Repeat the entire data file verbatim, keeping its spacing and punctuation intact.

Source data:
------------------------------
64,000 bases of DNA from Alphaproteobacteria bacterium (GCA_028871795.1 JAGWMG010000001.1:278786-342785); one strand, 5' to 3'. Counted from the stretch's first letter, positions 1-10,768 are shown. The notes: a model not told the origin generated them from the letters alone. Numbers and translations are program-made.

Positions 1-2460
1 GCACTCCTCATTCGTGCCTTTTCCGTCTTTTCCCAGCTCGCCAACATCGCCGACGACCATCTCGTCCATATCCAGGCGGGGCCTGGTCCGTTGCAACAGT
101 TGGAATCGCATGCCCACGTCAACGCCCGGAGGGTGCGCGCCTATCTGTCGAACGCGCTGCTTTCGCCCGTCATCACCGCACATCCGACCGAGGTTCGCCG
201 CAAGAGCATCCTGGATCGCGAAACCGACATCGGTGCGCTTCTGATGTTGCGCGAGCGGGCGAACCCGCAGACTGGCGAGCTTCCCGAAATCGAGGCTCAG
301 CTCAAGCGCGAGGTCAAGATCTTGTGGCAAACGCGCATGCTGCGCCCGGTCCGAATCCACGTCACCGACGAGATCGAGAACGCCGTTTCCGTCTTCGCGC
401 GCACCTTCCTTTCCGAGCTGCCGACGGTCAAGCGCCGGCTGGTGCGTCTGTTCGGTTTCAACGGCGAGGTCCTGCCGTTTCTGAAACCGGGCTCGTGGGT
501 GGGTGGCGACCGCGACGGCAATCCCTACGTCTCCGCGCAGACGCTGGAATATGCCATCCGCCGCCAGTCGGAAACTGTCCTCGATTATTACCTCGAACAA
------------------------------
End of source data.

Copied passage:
64,000 bases of DNA from Alphaproteobacteria bacterium (GCA_028871795.1 JAGWMG010000001.1:278786-342785); one strand, 5' to 3'. Counted from the stretch's first letter, positions 1-10,768 are shown. The notes: a model not told the origin generated them from the letters alone. Numbers and translations are program-made.

Positions 1-2460
1 GCACTCCTCATTCGTGCCTTTTCCGTCTTTTCCCAGCTCGCCAACATCGCCGACGACCATCTCGTCCATATCCAGGCGGGGCCTGGTCCGTTGCAACAGT
101 TGGAATCGCATGCCCACGTCAACGCCCGGAGGGTGCGCGCCTATCTGTCGAACGCGCTGCTTTCGCCCGTCATCACCGCACATCCGACCGAGGTTCGCCG
201 CAAGAGCATCCTGGATCGCGAAACCGACATCGGTGCGCTTCTGATGTTGCGCGAGCGGGCGAACCCGCAGACTGGCGAGCTTCCCGAAATCGAGGCTCAG
301 CTCAAGCGCGAGGTCAAGATCTTGTGGCAAACGCGCATGCTGCGCCCGGTCCGAATCCACGTCACCGACGAGATCGAGAACGCCGTTTCCGTCTTCGCGC
401 GCACCTTCCTTTCCGAGCTGCCGACGGTCAAGCGCCGGCTGGTGCGTCTGTTCGGTTTCAACGGCGAGGTCCTGCCGTTTCTGAAACCGGGCTCGTGGGT
501 GGGTGGCGACCGCGACGGCAATCCCTACGTCTCCGCGCAGACGCTGGAATATGCCATCCGCCGCCAGTCGGAAACTGTCCTCGATTATTACCTCGAACAA